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Complementary medicines

Have you considered using complementary medicines as part of your breast cancer treatment?

Complementary medicines may be used in addition to conventional medical treatments such as chemotherapy and hormone therapies. Some examples of complementary medicines include:

  • essential oils
  • herbal medicines, including Chinese and Ayurveda medicines
  • homeopathic remedies
  • vitamin and mineral supplements

Should I use a complementary medicine?

Before you take any complementary medicines, it’s important to seek advice from your doctor. It is also important to let all your doctors (cancer specialists, other specialists, GP etc.) know about any complementary medicines you are using. Something else to consider is that using certain complementary or alternative medicines may mean you cannot participate in some clinical trials.

Some complementary medicines can cause unwanted side effects. They can also interfere with prescription medicines, including breast cancer medicines, and can make your breast cancer treatments less effective. For example, vitamin C supplements can interfere with some chemotherapy treatments, and St John’s Wort can reduce the effectiveness of tamoxifen and some chemotherapies.

Sometimes your doctor may suggest you use a complementary medicine. For example, Vitamin D may be recommended for women being treated with an aromatase inhibitor (Arimidex, Femara, Aromasin).

How are complementary medicines labelled?

The Therapeutic Goods Administration (TGA) ensures that all medicines available in Australia are safe to use. Medicines that are available for supply in Australia are given one of two codes by the TGA, Aust L or Aust R, which is listed on the product label.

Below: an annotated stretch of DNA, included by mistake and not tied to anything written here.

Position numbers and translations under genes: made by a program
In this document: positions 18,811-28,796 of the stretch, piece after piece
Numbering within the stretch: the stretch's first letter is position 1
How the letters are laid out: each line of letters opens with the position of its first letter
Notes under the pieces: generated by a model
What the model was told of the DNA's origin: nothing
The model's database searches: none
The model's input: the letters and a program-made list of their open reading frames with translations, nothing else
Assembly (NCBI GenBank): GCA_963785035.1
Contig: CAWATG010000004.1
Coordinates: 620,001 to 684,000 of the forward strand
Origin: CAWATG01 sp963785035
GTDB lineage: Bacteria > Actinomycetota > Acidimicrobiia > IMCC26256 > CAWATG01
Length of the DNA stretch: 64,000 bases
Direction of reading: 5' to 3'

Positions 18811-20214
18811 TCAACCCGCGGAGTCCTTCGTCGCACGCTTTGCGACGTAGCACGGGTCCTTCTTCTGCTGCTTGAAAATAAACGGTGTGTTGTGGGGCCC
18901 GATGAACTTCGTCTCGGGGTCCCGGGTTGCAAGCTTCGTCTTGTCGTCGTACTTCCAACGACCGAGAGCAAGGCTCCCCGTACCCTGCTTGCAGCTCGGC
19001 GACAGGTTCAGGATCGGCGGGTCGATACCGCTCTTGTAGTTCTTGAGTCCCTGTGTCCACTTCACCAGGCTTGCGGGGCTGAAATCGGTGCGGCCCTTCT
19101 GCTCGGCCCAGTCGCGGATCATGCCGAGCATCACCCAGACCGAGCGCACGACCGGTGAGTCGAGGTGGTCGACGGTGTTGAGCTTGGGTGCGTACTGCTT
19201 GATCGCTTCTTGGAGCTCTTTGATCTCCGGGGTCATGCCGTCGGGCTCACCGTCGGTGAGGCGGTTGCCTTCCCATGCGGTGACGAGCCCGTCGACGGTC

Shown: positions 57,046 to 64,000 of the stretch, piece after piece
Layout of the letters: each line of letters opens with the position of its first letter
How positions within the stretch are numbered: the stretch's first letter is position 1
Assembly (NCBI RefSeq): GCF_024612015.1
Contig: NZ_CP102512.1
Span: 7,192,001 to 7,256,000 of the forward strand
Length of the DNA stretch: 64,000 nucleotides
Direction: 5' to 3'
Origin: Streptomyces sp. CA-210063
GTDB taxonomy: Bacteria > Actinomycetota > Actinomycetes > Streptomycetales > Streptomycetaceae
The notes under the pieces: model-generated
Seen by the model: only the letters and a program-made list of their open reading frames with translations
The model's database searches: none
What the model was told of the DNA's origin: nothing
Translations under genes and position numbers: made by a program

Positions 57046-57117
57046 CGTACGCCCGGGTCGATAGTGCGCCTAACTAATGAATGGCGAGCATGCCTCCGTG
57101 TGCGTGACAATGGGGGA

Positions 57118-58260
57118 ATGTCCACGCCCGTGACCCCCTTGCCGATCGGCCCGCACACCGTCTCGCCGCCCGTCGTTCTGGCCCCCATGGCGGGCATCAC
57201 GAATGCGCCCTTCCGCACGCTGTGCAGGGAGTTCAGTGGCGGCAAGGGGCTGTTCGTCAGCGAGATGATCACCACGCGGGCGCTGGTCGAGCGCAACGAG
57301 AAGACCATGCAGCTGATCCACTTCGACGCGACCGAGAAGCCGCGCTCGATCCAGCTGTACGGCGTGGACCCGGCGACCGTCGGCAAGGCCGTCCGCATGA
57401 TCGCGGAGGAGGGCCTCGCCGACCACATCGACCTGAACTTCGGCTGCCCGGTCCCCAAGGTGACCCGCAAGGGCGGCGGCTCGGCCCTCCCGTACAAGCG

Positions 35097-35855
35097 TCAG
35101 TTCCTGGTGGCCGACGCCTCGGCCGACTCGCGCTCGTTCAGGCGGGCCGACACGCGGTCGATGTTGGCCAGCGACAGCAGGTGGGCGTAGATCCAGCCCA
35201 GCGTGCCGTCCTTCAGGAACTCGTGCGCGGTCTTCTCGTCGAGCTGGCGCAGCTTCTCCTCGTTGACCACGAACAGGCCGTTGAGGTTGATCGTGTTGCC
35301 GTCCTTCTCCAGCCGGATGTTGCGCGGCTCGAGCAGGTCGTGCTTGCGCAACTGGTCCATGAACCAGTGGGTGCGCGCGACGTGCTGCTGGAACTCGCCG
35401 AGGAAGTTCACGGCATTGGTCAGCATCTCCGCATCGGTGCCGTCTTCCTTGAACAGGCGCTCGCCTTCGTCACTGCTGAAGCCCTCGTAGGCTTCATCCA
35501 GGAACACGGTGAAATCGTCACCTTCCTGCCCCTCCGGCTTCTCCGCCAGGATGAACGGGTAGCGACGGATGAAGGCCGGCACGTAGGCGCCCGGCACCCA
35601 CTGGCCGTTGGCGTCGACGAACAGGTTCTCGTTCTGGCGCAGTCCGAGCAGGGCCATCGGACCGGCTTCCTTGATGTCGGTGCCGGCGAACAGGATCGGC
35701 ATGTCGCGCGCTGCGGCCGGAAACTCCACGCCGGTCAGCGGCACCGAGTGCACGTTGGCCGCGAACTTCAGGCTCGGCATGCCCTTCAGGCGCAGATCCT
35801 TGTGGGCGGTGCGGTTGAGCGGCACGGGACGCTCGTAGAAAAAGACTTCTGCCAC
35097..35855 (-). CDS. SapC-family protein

Medicines marked with an Aust R code are ‘registered’ with the TGA and include prescription medicines and some over the counter products, and are tested for safety, quality and effectiveness.

Most complementary medicines will have an Aust L code, which means that they are ‘listed’ with the TGA and have been assessed for their safety and quality, but not for their effectiveness.

Remedies prepared or mixed specially for you and dispensed by a complementary therapist will not have an Aust L or an Aust R code. However, they should have a label with the date, dosage, directions and safety information.

What to ask about complementary medicines

If you are thinking about taking a complementary medicine, you may like to ask your doctor and your complementary medicine therapist the following questions:

  • How will this help me?
  • Do you know if this complementary medicine will interfere with any of the medicines I am taking or plan to take?
  • Is it okay to take this complementary medicine at the same time as my other medicine, or should I take it at a different time?
  • Will I have any side effects from this complementary medicine?
  • What do I do if I experience any of the side effects?
  • How long should I use this complementary medicine and how will I know if it is working?
  • Who will provide me with the complementary medicine?
  • What qualification, training and experience does the complementary medicine therapist have?
  • What is the cost of the complementary medicine?
  • Is the complementary medicine covered by private health insurance?

What should I do if I experience any side effects?

Talk to your doctor as soon as possible if you experience any adverse side effects after taking a complementary medicine.

More information

For more information on complementary medicines, you may like to look at: